Date posted: May 1, 2013
Last weekend, a meeting organized by the Yeni Ümit and Hira magazines and supported by the Hizmet movement aimed to elaborate on the issue of ijma, or consensus of Islamic scholars, and collective consciousness.
This two-day meeting was titled “Ijma as a Common Roadmap and Collective Awareness.” I very much wished to attend but since I was in the US, I could not. I sense that I have missed a historic event that will be described as one of the first few events that paved the way for the emergence of the ummah as a civilian theological, but not political, entity that is in tune with modern times. My reading of Islamic sources suggests that God will be pleased with an ummah that reconciles Islam’s unchangeable fundamentals with the needs and necessities of the time. Such meetings are essential for this purpose.
In the meeting, Islamic scholars, men and women, from 80 countries exchanged views about ijma. Among the speakers of the event were Professor Ahmed Abbâdi, Muhammed Saad Ebu Bekir, former Egyptian Mufti Professor Ali Gomaa, Professor İsam Beshiri, Professor Muhammad Imara, Islamic scholar Selmân Hussein en-Nedvî and Professor Nadia Mustafa of the University of Cairo. Fethullah Gülen and Rashid al-Ghannushi also sent messages to the event organizers saying they were unable to attend because of their poor health.
Yeni Ümit, published in Turkish by the Hizmet movement, is a monthly magazine on Islamic knowledge and literature. It reaches out to around 100,000 people every month. Renowned Islamic scholars Professor Hayrettin Karaman and Suat Yıldırım are among the members of the magazine’s advisory board. Hira, the other organizer, is another magazine published by Hizmet. Hira is published in Arabic. It reaches out to people in many Islamic countries. Among the contributors to Hira are many writers, thinkers and intellectuals from the Arab world. Its editor-in-chief, Nevzat Savas, was spot-on in explaining the purpose of the meeting when he said that the Islamic world has good and solid ideas, but Muslims have difficulties exchanging these ideas. I hope that this event becomes an annual meeting of Islamic scholars and will serve as a platform for exchanging not only Islamic theological and jurisprudential ideas but also thoughts on Muslims’ and all humanity’s pressing concerns.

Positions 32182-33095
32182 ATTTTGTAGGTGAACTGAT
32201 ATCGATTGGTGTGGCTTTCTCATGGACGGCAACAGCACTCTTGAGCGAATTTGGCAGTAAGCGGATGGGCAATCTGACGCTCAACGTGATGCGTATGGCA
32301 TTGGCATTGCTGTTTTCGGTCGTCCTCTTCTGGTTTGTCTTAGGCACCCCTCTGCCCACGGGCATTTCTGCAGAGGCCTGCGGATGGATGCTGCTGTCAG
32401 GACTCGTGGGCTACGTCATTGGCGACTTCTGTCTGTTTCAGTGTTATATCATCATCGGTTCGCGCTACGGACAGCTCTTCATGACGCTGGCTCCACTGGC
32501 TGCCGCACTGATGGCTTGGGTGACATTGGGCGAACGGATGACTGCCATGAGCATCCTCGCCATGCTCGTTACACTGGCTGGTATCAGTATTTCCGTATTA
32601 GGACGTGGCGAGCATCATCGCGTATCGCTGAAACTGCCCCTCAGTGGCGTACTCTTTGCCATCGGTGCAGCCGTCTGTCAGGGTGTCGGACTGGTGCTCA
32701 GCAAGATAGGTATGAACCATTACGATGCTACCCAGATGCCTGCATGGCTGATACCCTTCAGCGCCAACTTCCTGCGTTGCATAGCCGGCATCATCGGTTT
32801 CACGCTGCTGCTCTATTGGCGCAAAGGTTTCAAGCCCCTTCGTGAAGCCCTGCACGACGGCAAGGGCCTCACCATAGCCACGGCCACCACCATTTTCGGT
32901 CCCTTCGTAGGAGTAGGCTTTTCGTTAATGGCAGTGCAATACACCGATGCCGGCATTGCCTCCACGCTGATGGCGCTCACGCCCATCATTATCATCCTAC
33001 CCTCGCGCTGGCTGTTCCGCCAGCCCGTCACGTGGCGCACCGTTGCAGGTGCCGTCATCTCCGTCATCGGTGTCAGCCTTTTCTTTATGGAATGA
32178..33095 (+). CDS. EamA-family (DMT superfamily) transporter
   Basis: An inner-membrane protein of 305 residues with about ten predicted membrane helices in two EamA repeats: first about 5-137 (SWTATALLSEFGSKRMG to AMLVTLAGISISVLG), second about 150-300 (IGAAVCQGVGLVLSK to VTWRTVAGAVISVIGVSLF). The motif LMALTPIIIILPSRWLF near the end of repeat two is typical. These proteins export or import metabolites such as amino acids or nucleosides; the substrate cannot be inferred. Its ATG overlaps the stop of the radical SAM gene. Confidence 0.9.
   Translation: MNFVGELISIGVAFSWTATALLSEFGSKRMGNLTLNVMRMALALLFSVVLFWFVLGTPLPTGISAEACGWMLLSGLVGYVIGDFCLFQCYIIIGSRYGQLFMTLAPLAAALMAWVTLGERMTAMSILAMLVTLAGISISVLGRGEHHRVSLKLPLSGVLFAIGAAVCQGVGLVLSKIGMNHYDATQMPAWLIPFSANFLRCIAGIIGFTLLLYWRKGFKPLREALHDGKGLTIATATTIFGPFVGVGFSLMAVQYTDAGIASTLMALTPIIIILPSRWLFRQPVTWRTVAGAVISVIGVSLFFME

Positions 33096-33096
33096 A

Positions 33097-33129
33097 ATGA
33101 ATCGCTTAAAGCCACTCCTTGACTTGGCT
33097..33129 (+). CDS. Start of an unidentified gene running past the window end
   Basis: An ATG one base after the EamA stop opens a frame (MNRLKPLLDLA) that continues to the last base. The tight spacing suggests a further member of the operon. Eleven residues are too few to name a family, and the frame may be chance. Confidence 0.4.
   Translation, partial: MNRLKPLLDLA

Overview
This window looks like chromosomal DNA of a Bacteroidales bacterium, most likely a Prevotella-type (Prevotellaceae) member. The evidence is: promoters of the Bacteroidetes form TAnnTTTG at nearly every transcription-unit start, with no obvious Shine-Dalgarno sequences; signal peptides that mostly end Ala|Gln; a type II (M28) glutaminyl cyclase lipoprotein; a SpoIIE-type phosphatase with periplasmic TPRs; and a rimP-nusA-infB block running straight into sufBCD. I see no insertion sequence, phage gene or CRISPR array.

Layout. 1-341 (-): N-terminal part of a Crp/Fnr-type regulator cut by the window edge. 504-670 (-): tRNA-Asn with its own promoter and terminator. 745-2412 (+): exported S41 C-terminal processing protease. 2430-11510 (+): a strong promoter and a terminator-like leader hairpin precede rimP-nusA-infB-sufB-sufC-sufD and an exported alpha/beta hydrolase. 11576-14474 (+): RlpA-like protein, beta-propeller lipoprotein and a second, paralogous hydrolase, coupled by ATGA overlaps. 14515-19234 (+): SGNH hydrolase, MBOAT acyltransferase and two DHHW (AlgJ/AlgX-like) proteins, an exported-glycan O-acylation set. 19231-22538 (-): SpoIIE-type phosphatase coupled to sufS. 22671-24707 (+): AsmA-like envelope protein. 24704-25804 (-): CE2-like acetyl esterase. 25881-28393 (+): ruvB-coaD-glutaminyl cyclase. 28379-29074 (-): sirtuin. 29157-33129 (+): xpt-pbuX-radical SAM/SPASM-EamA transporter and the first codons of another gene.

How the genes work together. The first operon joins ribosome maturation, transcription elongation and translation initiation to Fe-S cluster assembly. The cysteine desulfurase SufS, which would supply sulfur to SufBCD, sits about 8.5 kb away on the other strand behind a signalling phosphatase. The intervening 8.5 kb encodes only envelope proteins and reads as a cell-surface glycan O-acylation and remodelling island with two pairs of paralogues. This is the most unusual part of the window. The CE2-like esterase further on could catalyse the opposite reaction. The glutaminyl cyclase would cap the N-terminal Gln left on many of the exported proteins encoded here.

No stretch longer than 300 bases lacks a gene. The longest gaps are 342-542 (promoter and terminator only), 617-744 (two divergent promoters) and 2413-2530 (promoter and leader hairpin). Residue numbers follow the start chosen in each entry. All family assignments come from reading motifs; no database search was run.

It may not directly come to mind but ijma, or consensus of Islamic scholars, implies the diversity and plurality of opinions, or ijtihad, of Islamic scholars. Thanks to the concept of ikhtilaf, or agreeing to disagree, as long as an agreed Islamic methodology is followed and the fundamentals of the faith are respected, conflicting opinions are considered legitimate. These two concepts, ijtihad and ikhtilaf, have helped Islamic scholars to creatively contribute to the lives of Muslims. With the help of ijma, shared opinions made sure that a unity within diversity has also been maintained.
When Islamic scholars were free of state pressure, this civilian activity reached its peak and Islamic civilization gave birth to several genius minds. Whenever ulama accepted state positions and became civil servants of the state, ceasing to be civilian scholars, this activity stagnated. One of the fatal mistakes of the Ottomans was to make ulama civil servants who lost their, to use a modern term anachronistically, checks and balances function. As a result, political leaders in the Muslim world, with some notable and honorable exceptions, have become authoritarian rulers and have acted as if Judgment Day will never come. It is thus imperative that this initiative remains a civilian platform. Politicians’ involvement will also create doubts on the intentions of such meetings. As history has shown, politicians will try to make inroads at such events or will try to create alternative, parallel ones, but this must be denounced by the Islamic scholars who must not attend similar state or politician-sponsored events.
Source: Today’s Zaman, 1 May 2013
Tags: Islamic World |